An unapologetic plant geek shares advice and opinions on gardening, the contrived and the natural landscape, as well as occasional topics from the other side of the gate.

April 3, 2009

The Hofheimer Camellia Garden

The first year I spent in Norfolk was when I was a freshman at Old Dominion University. In the spring of the year I spent a lot of time on my bike riding through the older neighborhoods that are close to campus. Even though I did not know what everything was, I was amazed at the abundant riot of spring color. Houses surrounded by blooming walls of Azalea, wooded neighborhoods cloaked in Dogwood - these plants I knew from growing up in Richmond. What was exotic and not familiar to me were the Camellias, many of them reaching toward the second story of the houses. Although I am sure I liked spring in my adolescence, it was here that I came to truly appreciate it.

Now that I am in the business of horticulture, I have nearly come to dread spring. I loose one of my days off at the end of March and don't get it back again until after Mother's Day or even Memorial Day. Not only is my time at work more frequent, it is also much more frantic and stressful. So with this in mind, I choose to spend one of my last free Saturdays roaming through the Camellias at the Norfolk Botanical Gardens, instead of pursuing more practical concerns. The Gardens have over 1600 Camellias, 700 are in the Hofheimer Camellia Garden. I was able to get there while Camellia japonica was in peak bloom - it was Shangri La.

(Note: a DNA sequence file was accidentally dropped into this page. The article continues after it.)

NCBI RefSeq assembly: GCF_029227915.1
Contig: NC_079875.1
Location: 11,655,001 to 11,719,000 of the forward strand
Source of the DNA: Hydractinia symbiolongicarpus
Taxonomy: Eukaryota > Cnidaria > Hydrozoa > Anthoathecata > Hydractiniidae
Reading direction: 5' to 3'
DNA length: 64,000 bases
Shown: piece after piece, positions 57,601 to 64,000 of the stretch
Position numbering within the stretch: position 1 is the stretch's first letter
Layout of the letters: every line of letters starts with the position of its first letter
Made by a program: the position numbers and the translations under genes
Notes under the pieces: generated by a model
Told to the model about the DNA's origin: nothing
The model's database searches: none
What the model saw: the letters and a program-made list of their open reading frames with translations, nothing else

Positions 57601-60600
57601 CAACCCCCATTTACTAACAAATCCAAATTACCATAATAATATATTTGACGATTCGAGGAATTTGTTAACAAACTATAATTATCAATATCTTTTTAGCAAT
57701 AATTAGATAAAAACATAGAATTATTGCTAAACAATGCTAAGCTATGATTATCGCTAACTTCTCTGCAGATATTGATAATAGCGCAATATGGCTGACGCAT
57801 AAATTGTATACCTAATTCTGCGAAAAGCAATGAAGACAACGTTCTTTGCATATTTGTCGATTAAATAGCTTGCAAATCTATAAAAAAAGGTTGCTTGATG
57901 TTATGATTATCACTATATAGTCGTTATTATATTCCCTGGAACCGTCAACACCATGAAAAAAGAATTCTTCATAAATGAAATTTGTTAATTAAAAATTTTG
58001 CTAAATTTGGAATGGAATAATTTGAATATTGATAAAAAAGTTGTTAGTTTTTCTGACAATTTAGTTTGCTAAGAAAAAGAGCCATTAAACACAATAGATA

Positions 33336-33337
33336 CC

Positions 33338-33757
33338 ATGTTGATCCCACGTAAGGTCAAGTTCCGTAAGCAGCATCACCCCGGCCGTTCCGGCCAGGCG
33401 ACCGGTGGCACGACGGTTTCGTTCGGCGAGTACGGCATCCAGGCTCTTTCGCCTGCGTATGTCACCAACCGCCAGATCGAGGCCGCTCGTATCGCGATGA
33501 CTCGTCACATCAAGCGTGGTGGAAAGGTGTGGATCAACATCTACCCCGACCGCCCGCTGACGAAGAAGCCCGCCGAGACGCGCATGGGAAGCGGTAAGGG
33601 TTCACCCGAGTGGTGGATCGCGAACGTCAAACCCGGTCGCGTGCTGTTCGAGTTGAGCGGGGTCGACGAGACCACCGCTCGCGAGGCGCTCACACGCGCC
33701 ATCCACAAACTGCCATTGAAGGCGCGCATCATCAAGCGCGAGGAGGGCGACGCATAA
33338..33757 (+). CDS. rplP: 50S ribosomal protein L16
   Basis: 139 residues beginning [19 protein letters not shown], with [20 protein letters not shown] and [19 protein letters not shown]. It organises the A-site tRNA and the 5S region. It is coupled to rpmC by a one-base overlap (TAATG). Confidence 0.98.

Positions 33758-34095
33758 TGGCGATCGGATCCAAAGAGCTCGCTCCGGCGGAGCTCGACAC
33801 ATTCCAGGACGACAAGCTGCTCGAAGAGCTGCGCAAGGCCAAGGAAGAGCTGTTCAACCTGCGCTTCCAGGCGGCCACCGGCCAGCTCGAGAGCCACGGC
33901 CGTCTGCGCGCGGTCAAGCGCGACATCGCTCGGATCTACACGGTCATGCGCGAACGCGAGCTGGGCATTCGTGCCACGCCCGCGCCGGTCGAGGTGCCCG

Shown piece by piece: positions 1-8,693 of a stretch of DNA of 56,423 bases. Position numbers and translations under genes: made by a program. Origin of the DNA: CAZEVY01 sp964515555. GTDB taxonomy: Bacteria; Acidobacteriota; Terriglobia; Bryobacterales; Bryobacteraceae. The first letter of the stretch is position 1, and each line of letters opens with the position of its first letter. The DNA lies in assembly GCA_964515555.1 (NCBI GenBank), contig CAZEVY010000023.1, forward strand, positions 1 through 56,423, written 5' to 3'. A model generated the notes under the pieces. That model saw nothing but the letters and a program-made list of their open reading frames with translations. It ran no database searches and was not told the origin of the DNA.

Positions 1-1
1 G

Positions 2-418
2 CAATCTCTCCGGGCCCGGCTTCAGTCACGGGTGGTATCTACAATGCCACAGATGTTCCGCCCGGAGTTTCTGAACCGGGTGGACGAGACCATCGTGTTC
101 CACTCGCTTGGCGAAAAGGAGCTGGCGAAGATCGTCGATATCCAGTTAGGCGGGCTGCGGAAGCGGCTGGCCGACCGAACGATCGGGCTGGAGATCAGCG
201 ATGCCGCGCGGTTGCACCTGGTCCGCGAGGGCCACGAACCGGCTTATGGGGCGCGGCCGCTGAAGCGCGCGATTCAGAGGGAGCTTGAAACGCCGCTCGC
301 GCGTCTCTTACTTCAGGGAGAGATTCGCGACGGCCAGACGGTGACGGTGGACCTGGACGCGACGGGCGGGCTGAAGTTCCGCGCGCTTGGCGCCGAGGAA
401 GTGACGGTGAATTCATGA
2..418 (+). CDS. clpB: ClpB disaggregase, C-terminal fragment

'Apple Blossom'

'Edna Campbell'


'Lady Laura'

'Mabel Bryan'

'Masterpiece Pink'


'Taylor's Perfection'

'Terrell Weaver'

'White By The Gate'

'White Nun'

Finally, this is the tallest Camellia I have ever seen with this blog's author pictured for scale.


  1. Awesome. I wish I had room for a camellia.

    You nearly dread spring? Note to self: Don't work in horticulture!

  2. Wow now that is a big camellia! They are all beautiful. I have several and I enjoy them so much when they are blooming!

  3. Time for a short road trip. Those Camellias are just beautiful!

  4. That sure is one tall camellia. It is like a holly tree. When I was in Florida at Christmas the camellias in the botanical garden were in peak bloom. I guess their bloom time like all plants slowly moves north.

  5. Simply splendid Les. I don't blame you for enjoying leisurely pursuits-we all need to unwind somehow. Work will still be there when we get back.

  6. Chuck,
    "Nearly dread" was probably too strong. Maybe dread my spring work schedule.

    I am looking for a way to get several more into my garden.

    You are not too far and it would be worth the trip.

    It was definately tree sized.

    Yes work has a way of never going away.


  7. I would love to spend a weekend or at least a day there. I like the striped ones and need to get more in my garden. That is a super tall camellia. I don't think I've ever seen one that big.